Edited by David J. Francis, the book “Peace and Conflict in Africa”, looks at the concept of peace and processes involved in achieving it in the context of Africa from a perspective that is less popular in the literature. In order to understand the concepts of peace and conflict in Africa, the authors of the various chapters took a closer look at the dynamics within the region from a regional and internal perspectives rather than seeing it as the west or the rest of the world would.
The book consisting of 12 chapters has been organized by the editor into two sections which are “understanding concepts and debates” and “issues in peace and conflict in Africa”. Francis starts the opening chapter by analyzing the misconceptions about Africa in the international arena. Generally, Africa is seen in two realms; either the dangerous and mysterious part of the world plagued by wars, economic problems, political instability, diseases, etc. or the part of the world with a multitude of wildlife reserve, safari, rich natural environments. Hence, from the outside world, Africa continues to seem as the “hopeless continent” or a place with little to no development. This portrayal leads to a homogenization of the continent in the minds of many people, a factor that the book tries to debunk. African countries while having some similarities such as high dependency on foreign aid, also possess several differences and hence the need for “dehomogenization”. One peculiar thing about the book that makes it different from many others on the issue peace in Africa is how it tries to analyze the current situation of African countries within the context of today and based on their current developments. For Francis, Africa in the 21st century is significantly different from Africa in the 20th century; it is characterized by continuity and change today.
The book looks at conflict, peace and other related concepts from an African perspective rather than a western one. As argued in the book, conflict in Africa should not be seen as caused by one absolute or ultimate factor but by a congregation of history, sociocultural dynamics, domestic politics as well as factors from the international arena. The book challenges the tradition of using western established peace processes in trying to alleviate conflicts and wars in Africa. Instead, the authors take a look at indigenous African societies and their traditional ways of dealing with conflict. Tiv in Nigeria, Guurti system in Somaliland, Nad Mato Oput in Uganda, and Ubuntu in South Africa are examples of indigenous peace processes in parts of Africa. Additionally, the book also looks at peacekeeping from a regional perspective by understanding the roles that regional organizations such the African Union (AU) and the Economic Community of West African States (ECOWAS) could play in the process. In a nutshell, the first part of the book conceptualizes peacekeeping from a local and regional perspective.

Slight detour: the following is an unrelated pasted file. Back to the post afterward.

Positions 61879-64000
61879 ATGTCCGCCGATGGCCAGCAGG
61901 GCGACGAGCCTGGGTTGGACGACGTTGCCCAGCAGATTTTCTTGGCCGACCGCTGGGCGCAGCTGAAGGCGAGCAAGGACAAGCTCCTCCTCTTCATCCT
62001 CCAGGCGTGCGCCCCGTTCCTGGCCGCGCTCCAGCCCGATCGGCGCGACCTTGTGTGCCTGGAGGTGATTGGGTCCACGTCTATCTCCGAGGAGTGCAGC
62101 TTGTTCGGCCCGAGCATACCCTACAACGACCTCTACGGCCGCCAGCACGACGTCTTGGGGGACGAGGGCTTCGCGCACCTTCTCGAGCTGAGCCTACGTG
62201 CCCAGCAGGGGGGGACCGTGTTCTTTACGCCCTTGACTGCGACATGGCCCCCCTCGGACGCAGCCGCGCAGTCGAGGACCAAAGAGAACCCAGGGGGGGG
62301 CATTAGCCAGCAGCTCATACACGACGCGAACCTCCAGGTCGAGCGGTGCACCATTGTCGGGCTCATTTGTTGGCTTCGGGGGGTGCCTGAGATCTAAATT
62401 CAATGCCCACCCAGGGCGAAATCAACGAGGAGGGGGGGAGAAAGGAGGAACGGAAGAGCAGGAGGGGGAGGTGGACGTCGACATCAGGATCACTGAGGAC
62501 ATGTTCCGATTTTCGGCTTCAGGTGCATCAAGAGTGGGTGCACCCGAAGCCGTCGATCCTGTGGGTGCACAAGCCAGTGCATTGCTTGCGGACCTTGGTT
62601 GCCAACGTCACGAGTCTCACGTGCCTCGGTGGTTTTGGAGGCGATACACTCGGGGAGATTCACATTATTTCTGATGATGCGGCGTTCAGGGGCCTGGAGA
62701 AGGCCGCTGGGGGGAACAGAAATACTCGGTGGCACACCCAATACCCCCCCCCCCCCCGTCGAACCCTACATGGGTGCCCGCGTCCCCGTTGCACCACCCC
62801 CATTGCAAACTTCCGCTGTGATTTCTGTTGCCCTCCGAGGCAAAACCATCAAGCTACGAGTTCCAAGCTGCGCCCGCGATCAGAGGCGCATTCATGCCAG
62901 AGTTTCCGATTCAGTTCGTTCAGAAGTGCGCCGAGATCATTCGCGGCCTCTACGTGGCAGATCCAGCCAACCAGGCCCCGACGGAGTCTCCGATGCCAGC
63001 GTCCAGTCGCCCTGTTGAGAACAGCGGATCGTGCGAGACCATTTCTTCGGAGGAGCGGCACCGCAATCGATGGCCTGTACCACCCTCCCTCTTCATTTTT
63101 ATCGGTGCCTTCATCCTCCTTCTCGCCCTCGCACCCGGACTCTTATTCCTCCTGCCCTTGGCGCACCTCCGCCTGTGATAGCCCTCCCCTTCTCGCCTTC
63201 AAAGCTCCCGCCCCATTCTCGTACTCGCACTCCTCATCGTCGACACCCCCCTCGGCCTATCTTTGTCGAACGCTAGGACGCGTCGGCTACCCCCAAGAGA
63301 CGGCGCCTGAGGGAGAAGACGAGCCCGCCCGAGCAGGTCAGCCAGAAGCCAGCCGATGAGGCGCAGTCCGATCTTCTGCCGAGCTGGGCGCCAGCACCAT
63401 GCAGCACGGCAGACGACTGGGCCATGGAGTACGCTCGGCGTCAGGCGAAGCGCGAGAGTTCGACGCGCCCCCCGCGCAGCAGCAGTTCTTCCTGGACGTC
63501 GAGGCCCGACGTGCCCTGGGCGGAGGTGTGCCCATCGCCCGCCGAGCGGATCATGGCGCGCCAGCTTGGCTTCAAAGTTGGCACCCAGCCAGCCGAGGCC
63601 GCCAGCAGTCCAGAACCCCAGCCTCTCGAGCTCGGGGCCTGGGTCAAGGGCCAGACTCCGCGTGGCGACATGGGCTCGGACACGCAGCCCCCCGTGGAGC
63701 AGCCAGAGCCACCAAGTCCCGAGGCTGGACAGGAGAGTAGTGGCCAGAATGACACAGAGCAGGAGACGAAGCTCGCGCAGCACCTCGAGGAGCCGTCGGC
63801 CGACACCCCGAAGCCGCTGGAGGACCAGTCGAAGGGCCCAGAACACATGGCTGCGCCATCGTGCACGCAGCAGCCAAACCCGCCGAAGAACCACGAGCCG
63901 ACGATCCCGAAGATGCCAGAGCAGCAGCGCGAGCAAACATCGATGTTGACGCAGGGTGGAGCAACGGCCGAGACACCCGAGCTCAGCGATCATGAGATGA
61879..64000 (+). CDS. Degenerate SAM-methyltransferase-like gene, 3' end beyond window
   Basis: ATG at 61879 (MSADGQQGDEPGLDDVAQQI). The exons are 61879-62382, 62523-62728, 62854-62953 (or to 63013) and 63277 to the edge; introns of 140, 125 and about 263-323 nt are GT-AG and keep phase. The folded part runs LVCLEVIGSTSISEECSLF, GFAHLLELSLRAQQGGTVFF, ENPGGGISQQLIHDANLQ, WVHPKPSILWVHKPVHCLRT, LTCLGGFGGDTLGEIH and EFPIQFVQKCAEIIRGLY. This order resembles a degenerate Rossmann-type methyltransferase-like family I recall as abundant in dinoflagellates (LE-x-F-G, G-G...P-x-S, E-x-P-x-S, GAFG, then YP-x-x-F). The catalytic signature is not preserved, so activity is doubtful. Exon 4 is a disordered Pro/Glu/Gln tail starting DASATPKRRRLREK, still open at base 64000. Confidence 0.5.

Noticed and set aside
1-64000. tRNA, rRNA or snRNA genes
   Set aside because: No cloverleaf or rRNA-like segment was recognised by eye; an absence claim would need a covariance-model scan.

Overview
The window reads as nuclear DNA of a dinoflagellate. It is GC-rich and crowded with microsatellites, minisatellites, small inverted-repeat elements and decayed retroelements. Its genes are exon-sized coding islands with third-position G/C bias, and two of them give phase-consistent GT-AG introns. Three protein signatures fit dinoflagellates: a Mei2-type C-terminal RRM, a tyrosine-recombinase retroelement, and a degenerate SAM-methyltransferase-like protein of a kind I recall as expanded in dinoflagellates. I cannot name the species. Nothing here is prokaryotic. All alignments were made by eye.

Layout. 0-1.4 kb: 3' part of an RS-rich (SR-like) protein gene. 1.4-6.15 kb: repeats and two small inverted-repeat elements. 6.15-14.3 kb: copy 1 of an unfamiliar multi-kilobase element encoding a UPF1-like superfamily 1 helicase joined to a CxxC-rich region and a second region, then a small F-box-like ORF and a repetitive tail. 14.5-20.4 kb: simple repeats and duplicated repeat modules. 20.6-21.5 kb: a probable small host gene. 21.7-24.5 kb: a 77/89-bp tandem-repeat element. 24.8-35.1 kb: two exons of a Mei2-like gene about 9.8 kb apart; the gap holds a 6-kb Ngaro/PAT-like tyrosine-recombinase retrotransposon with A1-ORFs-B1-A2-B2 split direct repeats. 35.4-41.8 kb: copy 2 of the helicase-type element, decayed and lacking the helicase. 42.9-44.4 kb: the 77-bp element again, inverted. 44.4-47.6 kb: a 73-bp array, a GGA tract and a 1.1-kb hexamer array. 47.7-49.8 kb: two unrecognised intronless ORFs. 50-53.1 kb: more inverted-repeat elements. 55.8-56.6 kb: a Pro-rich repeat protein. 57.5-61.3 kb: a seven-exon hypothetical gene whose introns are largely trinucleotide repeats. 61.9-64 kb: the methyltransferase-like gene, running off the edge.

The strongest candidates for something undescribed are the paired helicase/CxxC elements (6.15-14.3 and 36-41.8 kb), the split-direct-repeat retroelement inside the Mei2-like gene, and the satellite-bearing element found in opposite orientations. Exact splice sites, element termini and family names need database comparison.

The latter part of the book delves into a more practical aspect of peacekeeping processes and development in the context of African politics. It examines the controversial and problematic issues that serve as the biggest challenges and hinderances in administering peace process. Among the dominant reasons being patrimonialism, which is a system in which the resources are used for the private interests of the leader or a group of elites rather than towards achieving the set target. Interestingly, the book also challenges some already established “interpretations of peace and conflict in Africa” in the literature. Interpretations such as “greed and grievance” and “resource curse” are put into question to understand how well they explain the situation in many African countries. The book comes up with an alternative explanation that prospects of peace in Africa is threatened by an amalgamation of several causative critical factors such as “poverty, underdevelopment, development goals and targets, HIV”, national debts, political instability etc.
Indeed, there is no book without flaws. However, the book peace and conflict in Africa proves to be an exceptional one in its field in the sense that it presents a perspective of Africa that is little known. It goes against the convention of forcing western democracy, peace processes and development goals down the throat of non-western countries. In lieu, the authors discuss the role of Africa’s own indigenous practices, local governments and its regional organizations in peace processes within the region, but also not forgetting to highlight the several challenges slowing down the process. If one seeks to understand the current peace and development processes in Africa from a more local perspective, then this book definitely a good place to start.
Anita OMODIBO – SASAM Intern
Yıldırım Beyazıt University – International Relations Department